Giving Thanks: A Reflection on Thanksgiving for Three

 

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By Collier Curran

Even as my desk is piled high with papers and textbooks and my laptop has seventeen tabs open, my mind wanders to thoughts of mashed potatoes, pumpkin pie, and family. As the semester–and midterm season–trudges on, my excitement for Thanksgiving only builds; I open my eyes every morning and immediately grab for my phone to check the number of days left until the 23rd. In this age of only seeing family and hometown friends every few months, I can’t help but reflect on how my relationship to this holiday, and to my home, has changed.

Growing up, Thanksgiving was a somewhat typical day. Sure, my mom had spent most of the previous day cooking, but roasted chicken (we don’t like turkey), mashed potatoes, stuffing, and cranberry sauce were hardly a rarity in my house. I am incredibly lucky to have been born to a modern-day Julia Child; if I ever had a bad day, or a good day, or even an okay day, my mom was cooking. We almost always had a sit-down, home-cooked dinner as a family, but every few weeks we would enjoy a feast similar to that of Thanksgiving as a treat. While I was always grateful for the delicious food in front of me, I had somewhat grown used to it.

My Thanksgivings were also typical in terms of the company. I cannot remember a time where I ate Thanksgiving dinner with someone who didn’t live in my house (or next door, when my grandparents lived one block away). For one reason or another, my mom always cooked the Thanksgiving meal, and my very immediate family always enjoyed it. In this way, an artfully prepared meal with the members of my household just felt like another Thursday. Sure, the Macy’s Parade was on TV in the background, and my dad I ran in our town’s 1.4 mile Turkey Trot (I will admit that me running meant it was not a typical day), but once those festivities ceased, we engaged in typical family time.tumblr_lus03cg5181qav5oho1_500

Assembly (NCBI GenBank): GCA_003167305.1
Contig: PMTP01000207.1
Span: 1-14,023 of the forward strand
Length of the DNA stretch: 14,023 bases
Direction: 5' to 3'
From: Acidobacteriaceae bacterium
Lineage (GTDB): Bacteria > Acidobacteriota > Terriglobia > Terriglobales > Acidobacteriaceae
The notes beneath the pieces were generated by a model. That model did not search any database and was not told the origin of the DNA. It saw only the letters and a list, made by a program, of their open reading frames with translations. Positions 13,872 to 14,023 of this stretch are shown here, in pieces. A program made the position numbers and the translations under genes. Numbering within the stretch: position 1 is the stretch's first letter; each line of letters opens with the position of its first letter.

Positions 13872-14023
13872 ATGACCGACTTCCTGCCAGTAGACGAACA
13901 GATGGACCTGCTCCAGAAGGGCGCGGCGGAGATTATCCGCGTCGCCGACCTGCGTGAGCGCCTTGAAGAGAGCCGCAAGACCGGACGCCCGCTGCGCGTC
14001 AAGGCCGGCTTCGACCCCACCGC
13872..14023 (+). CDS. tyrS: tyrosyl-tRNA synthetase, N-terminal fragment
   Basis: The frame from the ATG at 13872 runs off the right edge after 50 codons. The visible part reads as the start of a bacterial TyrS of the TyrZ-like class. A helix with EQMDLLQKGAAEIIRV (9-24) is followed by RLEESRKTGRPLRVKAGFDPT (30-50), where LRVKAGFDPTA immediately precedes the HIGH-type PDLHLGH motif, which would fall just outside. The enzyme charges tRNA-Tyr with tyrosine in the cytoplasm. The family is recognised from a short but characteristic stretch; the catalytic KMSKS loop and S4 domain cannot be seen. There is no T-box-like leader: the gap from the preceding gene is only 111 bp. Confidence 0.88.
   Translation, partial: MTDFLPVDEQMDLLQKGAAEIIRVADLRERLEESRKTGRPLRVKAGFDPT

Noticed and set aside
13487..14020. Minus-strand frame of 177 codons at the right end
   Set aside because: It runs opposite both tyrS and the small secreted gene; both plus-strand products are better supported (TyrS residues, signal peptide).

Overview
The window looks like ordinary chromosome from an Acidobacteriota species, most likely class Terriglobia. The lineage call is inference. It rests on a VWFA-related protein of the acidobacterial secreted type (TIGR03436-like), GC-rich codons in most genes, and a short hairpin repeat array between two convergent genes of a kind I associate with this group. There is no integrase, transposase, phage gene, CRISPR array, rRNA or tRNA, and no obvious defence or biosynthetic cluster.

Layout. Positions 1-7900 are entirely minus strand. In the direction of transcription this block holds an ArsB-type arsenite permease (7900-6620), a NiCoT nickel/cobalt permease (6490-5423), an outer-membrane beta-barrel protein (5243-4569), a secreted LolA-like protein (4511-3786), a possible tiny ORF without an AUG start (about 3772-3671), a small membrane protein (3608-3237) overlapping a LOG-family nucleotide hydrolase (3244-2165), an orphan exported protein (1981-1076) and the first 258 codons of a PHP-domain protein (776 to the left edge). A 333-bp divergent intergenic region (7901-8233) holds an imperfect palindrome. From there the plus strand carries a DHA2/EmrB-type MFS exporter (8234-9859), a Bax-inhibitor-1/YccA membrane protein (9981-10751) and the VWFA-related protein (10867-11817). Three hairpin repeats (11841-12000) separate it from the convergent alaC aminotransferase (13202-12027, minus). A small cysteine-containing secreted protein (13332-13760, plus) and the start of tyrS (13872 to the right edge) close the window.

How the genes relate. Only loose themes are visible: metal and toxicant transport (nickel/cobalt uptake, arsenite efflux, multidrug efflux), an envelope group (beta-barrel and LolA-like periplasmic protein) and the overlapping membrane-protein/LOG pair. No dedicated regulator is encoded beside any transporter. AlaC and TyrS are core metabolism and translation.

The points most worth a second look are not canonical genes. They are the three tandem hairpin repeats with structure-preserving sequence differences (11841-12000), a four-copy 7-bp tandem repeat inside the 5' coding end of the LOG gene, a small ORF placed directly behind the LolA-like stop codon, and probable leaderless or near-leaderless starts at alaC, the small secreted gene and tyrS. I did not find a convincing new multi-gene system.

After leaving for college, Thanksgiving took on a whole new meaning. My first year at school, I lived off of subpar meals from the dining hall, and now, I mix take-out with semi-homemade dinners that would even make Sandra Lee cringe. A meal homemade by my mom is something I miss every day, almost as much as the company.

I’m always saddened when I think about how little I appreciated the beauty of Thanksgiving when growing up. I was fortunate enough not only to share a bountiful meal in a welcoming home, but also to eat that meal with the strong and beautiful women in my life. Though the makeup of my household has changed slightly throughout the years, I have never had a shortage of inspiring family members, despite the small number. I currently live with my mother and my grandmother, both of whom challenge and motivate me every day. I know now that I will never again take for granted sharing a table with them, and coming home to experience everything I love about my town and the place that unrelentingly supports and encourages me. I am who I am because of these small family dinners, and even if we do not fill up my dining room table, I would not trade them for anything.Chast_2010_11_22_0071215-Thanksgiving-Slideshow2

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